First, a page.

What Triggers your Workflows in SRC-PIM, or what causes them to actually run?
Did you know that the Workflow module is not the only mechanism that can cause your product items to move or change? In the world of PIM it is all about the flow of product information, we will give you 5 tips about how different parts of SRC-PIM will help you implement an efficient PIM process.
1. Workflow is not the only mechanism that can cause your products to move.
Workflow alone is based on two actions, manually accepting or rejecting items so they will continue to the next step of your process. In this case, the next step will always be a subset (the folders within the catalog). You can do this for one item each time, or for an entire list of items simultaneously. At the same time, these two actions can also make sure a synchronisation or export can take place automatically when this happens.
However, this module which we’ve named ‘Workflow’ is not the only method you can use to make sure your products will keep moving along the lines of your process. There’s another module that causes events to happen, apart from accepting and rejecting manually. The ‘Trigger’ module takes you a step further, using business rules to implement a detailed process.
2. Using the trigger module for advanced business rules.
Workflow alone works great if your process is straight through, many organisations however can have a lot of exceptions that need to be considered when implementing workflow. When accepting or rejecting items manually is not enough, the trigger module will definitely help you take your workflow to the next level.
Let’s say you want to automate your process more, reducing the dependency to the users that may forget to perform that manual action. Not that you don’t trust your colleagues, but you do want to avoid liability. Triggers have the capability to ‘listen’ to certain events that happen when you use SRC-PIM, and can perform actions automatically for you. Like business rules that will run on the background, always monitoring if items are created, what changes are made and what needs to happen next, the trigger module will do that for you.
3. Events that SRC-PIM monitors in the background.
When using SRC-PIM and working with items, you are probably using the following actions quite often:
- Creating a new item
- Changing an item
- Changing an attribute
When you notice that you’re doing these things repeatedly, things may start to feel like a lot of extra work that can be avoided. For example:
- When you create a new item you always fill a few default values in some attributes
- When you change an item, you always let your colleague from another department check the changes first
- When items which have specific values filled in one or more attributes, you always perform the same step(s).
By using if, then, else rules, the trigger module can be configured to implement those situations and make sure you won’t have to do any more repetitive work.
4. Collaborating with other departments
When working in an organisation, different departments with different responsibilities may exist. Every department has it’s own set of information or knowledge that needs to be shared across the organisation, in order to make it run as smooth as possible.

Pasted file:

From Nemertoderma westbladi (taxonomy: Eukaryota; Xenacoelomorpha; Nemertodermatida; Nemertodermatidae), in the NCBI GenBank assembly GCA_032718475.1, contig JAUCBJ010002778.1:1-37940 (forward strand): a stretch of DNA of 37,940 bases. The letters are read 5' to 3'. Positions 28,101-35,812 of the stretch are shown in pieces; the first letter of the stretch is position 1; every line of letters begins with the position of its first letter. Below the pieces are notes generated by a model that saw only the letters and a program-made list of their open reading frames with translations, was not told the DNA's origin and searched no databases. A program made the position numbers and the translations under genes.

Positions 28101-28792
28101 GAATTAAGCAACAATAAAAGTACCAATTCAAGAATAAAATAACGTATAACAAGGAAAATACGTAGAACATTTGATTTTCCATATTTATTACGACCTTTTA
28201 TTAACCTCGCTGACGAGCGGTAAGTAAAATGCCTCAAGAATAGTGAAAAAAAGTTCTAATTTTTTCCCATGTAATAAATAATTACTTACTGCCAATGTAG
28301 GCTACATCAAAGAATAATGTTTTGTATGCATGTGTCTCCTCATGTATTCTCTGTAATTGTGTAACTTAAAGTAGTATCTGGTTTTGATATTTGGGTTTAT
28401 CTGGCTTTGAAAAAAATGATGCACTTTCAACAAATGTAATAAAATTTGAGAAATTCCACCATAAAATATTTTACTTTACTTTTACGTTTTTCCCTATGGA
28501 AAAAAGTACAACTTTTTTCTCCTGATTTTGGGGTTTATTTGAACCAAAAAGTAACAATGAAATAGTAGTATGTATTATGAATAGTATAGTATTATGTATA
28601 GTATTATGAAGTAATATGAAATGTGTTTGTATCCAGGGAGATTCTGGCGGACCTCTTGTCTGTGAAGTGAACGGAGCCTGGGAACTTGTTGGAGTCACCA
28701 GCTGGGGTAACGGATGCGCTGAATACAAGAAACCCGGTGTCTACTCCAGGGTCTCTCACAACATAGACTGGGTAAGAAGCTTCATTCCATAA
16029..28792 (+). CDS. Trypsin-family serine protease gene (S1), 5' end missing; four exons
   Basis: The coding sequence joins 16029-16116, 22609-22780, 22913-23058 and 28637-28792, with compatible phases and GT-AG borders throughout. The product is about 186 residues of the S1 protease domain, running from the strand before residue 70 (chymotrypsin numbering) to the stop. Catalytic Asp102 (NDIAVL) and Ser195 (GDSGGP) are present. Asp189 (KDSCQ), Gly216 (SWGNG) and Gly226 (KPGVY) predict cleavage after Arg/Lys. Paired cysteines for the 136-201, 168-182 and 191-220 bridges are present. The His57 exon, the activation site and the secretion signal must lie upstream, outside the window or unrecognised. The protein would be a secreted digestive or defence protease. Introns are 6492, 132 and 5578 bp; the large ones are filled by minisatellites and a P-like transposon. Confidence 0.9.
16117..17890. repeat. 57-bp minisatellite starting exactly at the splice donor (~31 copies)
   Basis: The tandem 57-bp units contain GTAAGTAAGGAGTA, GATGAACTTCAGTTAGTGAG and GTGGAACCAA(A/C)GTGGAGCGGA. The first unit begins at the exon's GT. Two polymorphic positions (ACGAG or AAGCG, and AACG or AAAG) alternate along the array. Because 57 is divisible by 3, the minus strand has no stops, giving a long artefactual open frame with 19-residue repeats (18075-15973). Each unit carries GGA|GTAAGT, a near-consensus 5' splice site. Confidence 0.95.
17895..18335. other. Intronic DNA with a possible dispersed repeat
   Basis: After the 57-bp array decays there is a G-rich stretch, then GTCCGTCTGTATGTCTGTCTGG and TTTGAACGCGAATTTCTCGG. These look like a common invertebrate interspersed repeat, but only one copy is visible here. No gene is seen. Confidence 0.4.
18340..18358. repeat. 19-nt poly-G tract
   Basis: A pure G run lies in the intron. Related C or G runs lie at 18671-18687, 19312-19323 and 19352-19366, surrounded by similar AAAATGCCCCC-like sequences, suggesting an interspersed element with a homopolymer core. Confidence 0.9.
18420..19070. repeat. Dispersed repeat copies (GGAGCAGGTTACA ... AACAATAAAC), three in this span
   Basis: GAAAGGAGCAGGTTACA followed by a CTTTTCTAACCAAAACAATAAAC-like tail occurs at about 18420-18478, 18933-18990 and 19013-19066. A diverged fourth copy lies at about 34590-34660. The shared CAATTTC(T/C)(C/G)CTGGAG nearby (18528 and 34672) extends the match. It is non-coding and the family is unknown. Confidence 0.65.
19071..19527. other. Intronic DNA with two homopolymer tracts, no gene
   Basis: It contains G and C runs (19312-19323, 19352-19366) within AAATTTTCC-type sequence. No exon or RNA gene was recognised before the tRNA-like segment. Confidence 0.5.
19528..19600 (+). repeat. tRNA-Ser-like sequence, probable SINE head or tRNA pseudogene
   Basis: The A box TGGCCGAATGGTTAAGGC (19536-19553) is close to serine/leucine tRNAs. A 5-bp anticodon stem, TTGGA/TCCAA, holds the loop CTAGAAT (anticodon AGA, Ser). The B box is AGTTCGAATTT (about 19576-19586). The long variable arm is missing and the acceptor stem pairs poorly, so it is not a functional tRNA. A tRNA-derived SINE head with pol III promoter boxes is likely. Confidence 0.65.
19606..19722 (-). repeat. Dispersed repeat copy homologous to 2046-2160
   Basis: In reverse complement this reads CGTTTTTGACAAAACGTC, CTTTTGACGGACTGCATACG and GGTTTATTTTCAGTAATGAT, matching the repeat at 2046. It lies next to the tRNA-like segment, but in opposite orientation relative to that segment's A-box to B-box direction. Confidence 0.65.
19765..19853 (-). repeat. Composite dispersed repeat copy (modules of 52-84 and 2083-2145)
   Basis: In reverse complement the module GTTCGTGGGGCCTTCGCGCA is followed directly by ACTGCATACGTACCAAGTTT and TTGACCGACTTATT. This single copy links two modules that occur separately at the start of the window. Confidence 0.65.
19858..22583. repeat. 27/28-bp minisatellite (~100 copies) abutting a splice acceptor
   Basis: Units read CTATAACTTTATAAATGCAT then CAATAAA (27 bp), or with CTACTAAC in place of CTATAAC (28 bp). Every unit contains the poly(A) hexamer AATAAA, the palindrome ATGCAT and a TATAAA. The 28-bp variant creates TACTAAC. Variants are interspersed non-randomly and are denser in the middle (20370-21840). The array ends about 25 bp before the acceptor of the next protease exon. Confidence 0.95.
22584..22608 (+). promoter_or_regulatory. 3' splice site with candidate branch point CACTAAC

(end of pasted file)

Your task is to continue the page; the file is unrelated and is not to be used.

When using SRC-PIM across multiple users or departments, this works no different. Let’s say, you work at a marketing department and are responsible for all marketing material like, product images, website banners, branding material, etc. For your next assignment, you need to embed some product information in a product image. Because it is a new product, you don’t have that information yet, but your colleague at the retail department, does. Usually you’d pick up the phone and ask for the missing info, but as you need a complete picture of all the specifications, you don’t want any mistakes.
Wouldn’t it be easy if you could make your colleague collaborate, so that the information will always be complete before you’re starting your assignment? Let’s say, a certain department is responsible for the creation of new products from a certain brand, and has the product information details, SRC-PIM can make sure that a different and specific set of fields are always mandatory. That department will always have to fill in the obligated information, before the items can continue to the next step. You, as a marketing employee will either always have a complete set of information so you can do your work, or can click ‘reject’ to move the item a step back within the process. These, and other methods can make sure your organisation can work together more efficiently.
5. How to avoid distractive information
When working in a very specific field, you don’t want to be bothered with information that is not relevant to your work. You’ve probably noticed when browsing SRC-PIM, there can be quite a few fields, divided among numerous data models. Having the possibility of filling almost any attribute possible is one of the most powerful options in SRC-PIM, but it can be quite overwhelming. When you are responsible for a part of the workflow, and need to fill attributes from your area of expertise, you don’t need every data model or attribute. You only need the things that are most relevant to you, to do your job.
Using the Attribute contexts module, you can configure the situations that apply to your organisation, so SRC-PIM users can perform each step in the workflow most effectively as the right information will appear at the right moment.
From busyness to business!
Ultimately, the added value of a PIM process will be that you save time, so you can focus on the things that are of most importance to your business. Because we strongly believe in this, we keep working on SRC-PIM to enable you to reach your goals.
Are you interested in taking the next step within your PIM process? We’re here to help.